1. Create an auction checklist. Most states require that you send a notice of the lien sale to the last known address of the defaulted tenant. There are typically specific requirements regarding notice language, stating the amount due and indicating an auction is coming or will be held on a certain date. Create a checklist that includes all of the requirements you must follow before selling someone’s possessions. As each requirement is met, initial the box next to the item and date it. Keep a copy of the checklist in your files.

2. Keep copies of everything. Keep meticulous records. Copies of the default-notice letter, the publication of the auction notice, the aforementioned checklist, your inventory of the unit and anything else your state requires should all be placed in the tenant file.

3. Wear the “white hat.” Review your files with the best intentions. Ask yourself, “If I was a juror on a future lawsuit about this auction, would I believe the self-storage company did everything it could to inform the tenant about the auction in hopes of preventing it?” Did you call the tenant more than the law requires? Did you send letters? Did you document any conversations with the tenant in a ledger-note file or the tenant’s account file? Make sure you’re comfortable that you’ve done all you can to avoid selling the unit.

4. Use the alternate contact information. One of the worst things you can do in a default situation is fail to call or e-mail the alternate contact person. While most, if not all, states don’t require you to do this, why have the information if you aren’t going to use it? That’s precisely what a jury will be asking itself while deliberating on your fate. If your efforts to reach the tenant have failed, be able to show the court and jury that you also attempted to contact the alternate person in hopes of avoiding an auction.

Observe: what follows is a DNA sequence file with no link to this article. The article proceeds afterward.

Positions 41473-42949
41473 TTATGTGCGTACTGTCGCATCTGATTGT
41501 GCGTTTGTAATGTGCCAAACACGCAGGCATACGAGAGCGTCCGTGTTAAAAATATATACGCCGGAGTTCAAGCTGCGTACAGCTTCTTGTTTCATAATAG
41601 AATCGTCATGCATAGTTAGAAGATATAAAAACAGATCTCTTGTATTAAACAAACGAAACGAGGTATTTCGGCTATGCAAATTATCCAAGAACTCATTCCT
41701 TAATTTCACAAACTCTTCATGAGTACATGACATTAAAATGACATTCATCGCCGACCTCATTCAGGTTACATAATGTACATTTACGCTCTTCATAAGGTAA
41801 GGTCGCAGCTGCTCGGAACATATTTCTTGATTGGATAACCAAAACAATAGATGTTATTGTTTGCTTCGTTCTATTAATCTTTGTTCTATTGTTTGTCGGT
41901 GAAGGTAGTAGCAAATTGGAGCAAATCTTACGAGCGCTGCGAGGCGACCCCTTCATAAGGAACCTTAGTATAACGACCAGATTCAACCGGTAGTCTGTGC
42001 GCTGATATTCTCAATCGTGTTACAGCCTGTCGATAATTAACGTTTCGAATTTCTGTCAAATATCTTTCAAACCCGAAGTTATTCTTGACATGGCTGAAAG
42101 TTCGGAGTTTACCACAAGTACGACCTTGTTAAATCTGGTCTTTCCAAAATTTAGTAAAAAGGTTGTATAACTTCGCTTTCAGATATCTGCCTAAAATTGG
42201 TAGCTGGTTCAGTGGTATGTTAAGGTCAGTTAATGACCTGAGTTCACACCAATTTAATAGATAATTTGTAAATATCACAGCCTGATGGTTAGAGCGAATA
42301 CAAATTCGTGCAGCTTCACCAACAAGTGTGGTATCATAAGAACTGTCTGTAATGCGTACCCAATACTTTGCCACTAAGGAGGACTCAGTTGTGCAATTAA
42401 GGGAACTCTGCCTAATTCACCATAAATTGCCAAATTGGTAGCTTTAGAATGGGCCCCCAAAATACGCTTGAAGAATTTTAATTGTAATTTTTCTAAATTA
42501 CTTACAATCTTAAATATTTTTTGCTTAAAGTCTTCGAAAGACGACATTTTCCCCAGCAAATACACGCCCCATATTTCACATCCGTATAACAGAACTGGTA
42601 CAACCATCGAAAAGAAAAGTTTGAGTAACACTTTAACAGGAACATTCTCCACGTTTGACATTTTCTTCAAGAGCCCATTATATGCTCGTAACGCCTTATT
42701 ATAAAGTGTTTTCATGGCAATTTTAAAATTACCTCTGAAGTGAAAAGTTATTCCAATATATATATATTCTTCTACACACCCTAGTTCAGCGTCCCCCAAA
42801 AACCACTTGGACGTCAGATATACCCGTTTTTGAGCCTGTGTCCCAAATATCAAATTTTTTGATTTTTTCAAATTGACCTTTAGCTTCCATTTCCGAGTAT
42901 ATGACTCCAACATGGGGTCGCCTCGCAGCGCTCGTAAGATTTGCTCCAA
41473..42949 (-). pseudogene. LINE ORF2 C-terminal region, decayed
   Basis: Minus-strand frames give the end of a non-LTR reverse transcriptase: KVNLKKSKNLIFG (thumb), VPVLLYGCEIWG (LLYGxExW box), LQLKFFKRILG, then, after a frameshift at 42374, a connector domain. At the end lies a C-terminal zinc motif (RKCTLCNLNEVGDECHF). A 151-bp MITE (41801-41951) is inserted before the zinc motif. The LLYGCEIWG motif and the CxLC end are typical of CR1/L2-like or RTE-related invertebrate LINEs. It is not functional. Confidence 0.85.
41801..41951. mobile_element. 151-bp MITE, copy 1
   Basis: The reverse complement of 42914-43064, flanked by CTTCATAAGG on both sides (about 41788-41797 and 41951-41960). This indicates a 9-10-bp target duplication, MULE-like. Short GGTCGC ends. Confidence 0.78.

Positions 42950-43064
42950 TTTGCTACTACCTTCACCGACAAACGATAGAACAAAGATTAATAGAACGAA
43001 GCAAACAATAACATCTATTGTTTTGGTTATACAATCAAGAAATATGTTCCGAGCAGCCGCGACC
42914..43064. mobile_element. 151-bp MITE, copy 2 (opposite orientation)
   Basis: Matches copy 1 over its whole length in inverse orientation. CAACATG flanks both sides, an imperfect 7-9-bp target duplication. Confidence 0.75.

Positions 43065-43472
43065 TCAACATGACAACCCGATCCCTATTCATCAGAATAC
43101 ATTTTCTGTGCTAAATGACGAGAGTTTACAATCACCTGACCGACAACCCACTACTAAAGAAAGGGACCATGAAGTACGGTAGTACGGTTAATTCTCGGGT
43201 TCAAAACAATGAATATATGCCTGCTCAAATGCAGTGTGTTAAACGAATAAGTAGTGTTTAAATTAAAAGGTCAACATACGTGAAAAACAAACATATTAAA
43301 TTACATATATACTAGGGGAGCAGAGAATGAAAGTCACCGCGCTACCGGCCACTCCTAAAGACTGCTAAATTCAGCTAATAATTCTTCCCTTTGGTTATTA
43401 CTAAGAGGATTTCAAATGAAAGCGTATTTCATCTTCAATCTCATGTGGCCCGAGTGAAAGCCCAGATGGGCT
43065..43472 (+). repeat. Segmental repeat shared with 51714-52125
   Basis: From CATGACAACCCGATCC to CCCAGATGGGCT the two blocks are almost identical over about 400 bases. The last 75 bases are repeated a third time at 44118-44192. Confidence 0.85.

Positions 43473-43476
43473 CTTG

5. Conduct the sale as the law requires. If your state doesn’t allow online auctions, don’t hold them. If your state requires the auction have a certain number of bidders present, don’t proceed until there are enough people. If your state requires you to tell the tenant the date of the auction, tell him. Don’t think that any hyper-technical requirement is silly or can be avoided. To be “extraordinary,” you must be “extra perfect.”

Keep Your Files

Now that you’ve followed all the rules, conducted a flawless auction and sold the items, what should you do with the perfect set of proof and documents you created to reflect your good work? You need to keep those files in a place where they can be accessed in the future. The length of time depends on your state, but a good rule of thumb is no less than four or five years. Some states have six-year statutes of limitations for certain causes of action, so check with your attorney and make sure those files are preserved in case a lawsuit gets filed years later.

A good tip for where to place such files? A self-storage unit! Just don’t default on the payment.

Murphy Klasing has a wide range of appellate, arbitration and trial experience, successfully handling numerous litigation matters. With more than a decade of experience in the self-storage industry, he serves as counsel for Public Storage Inc. in Texas, and has defended matters involving allegations of breach of contract, code violations, employment issues, fraud, negligence, personal injury, premises liability and theft. To reach him, call 713.961.9045; e-mail [email protected]; visit www.wkpz.com.